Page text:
The Mast-Head: Montauk’s Sure Changed
It was a missed opportunity. On Sunday night my friends and I spent our time waiting for a table at Salivar’s in Montauk and watching a crowd at an outdoor reggae show. Would that I had had the sense to take a photo with my phone. It might have made the front cover.
The band was at one end of a deck with its members’ backs to Salivar’s dock. Maybe 200 young people were jammed together in front of them, some dancing, others shouting to one another over the music. The lead singer, a wiry guy in a green T-shirt, climbed onto a railing and leaped toward the crowd. When the set ended, a woman in a flouncy black dress made a beeline to talk to him.
Nearer to us, four women in their 20s played corn hole. My dear friend Michael, a man of great decorum, said that he found it difficult to separate the name of the game from another connotation of the phrase. Play consists of two or more people tossing beanbags at a, uh, hole in a piece of plywood. John, the other friend with us that night, explained that the game was popular with millennials. I felt as if we had been sent on a mission from another planet. Then the buzzer we were given went off, and we were seated. I ordered sushi.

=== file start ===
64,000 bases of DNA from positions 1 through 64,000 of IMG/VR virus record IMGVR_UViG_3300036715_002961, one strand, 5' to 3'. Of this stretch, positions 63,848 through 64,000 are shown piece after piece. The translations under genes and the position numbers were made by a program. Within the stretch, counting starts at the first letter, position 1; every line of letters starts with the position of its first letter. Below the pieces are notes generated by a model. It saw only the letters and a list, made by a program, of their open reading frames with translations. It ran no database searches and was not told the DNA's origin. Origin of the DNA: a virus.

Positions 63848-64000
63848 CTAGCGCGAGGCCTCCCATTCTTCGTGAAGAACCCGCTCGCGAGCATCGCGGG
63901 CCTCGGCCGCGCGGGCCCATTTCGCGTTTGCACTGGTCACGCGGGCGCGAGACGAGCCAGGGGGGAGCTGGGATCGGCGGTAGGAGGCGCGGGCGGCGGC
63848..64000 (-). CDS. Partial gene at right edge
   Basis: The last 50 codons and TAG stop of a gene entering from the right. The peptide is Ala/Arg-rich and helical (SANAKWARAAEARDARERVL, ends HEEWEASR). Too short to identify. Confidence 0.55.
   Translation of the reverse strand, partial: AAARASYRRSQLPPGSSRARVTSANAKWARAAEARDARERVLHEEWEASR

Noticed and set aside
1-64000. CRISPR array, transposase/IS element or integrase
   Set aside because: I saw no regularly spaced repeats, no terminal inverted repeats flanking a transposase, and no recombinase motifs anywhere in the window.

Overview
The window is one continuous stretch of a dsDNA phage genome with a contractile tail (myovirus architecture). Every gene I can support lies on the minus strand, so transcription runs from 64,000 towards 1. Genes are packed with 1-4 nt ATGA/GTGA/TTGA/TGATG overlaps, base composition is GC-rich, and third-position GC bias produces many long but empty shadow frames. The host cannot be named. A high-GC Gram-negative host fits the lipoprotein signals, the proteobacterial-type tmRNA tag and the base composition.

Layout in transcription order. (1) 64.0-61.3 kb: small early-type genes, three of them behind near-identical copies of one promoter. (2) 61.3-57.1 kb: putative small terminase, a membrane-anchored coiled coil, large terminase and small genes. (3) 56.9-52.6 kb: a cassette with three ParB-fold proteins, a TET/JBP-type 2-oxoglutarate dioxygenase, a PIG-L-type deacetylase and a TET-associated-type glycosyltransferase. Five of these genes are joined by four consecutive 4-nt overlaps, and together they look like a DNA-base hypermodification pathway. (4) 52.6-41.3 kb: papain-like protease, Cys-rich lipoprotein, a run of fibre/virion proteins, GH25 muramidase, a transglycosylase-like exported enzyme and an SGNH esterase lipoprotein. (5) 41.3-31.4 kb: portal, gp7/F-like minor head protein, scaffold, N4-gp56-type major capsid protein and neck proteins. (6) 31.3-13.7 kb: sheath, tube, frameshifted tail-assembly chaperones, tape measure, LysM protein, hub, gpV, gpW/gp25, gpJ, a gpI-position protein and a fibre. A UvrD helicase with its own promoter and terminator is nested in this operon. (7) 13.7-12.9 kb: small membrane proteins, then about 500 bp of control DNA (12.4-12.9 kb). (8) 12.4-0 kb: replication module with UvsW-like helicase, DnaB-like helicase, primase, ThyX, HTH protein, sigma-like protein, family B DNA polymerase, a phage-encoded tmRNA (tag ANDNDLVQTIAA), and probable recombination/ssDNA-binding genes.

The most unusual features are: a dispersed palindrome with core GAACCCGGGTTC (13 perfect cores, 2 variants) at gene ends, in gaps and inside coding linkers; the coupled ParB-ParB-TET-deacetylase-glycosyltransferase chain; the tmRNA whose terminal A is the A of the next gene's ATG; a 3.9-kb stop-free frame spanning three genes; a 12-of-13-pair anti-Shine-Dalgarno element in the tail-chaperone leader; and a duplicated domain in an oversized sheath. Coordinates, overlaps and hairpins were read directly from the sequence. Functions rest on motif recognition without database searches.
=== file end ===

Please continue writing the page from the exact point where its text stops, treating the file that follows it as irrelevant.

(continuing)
Back in the old days, before its current incarnation as the successor to the Westlake Clam and Chowder House, Salivar’s was a more down-home kind of place. Tap water was served in chunky, brown-glass glasses, and there was shrimp, but no sushi. Breakfast used to be served at some crazy-early hour to cater to fishermen headed out for the day; now, by the cut of their jibs, the crowd are renters and hotel guests.
On weekends at the old Salivar’s during the lunch rush, a female clown made rounds of the tables, alternately entertaining or frightening the children. Now there are three bars, including one on the roof, where from time to time yoga classes, of all things, take place.
Yeah, Montauk sure has changed. About a week ago, a photo taken in the hamlet’s 7-Eleven circulated online showing a man from behind browsing in one of the aisles naked but for a pair of boat shoes. No explanation was provided. Speculation was aplenty.
The naked boater was not among the crowd on Sunday, but had he been, I don’t think anyone would have been the least bit surprised.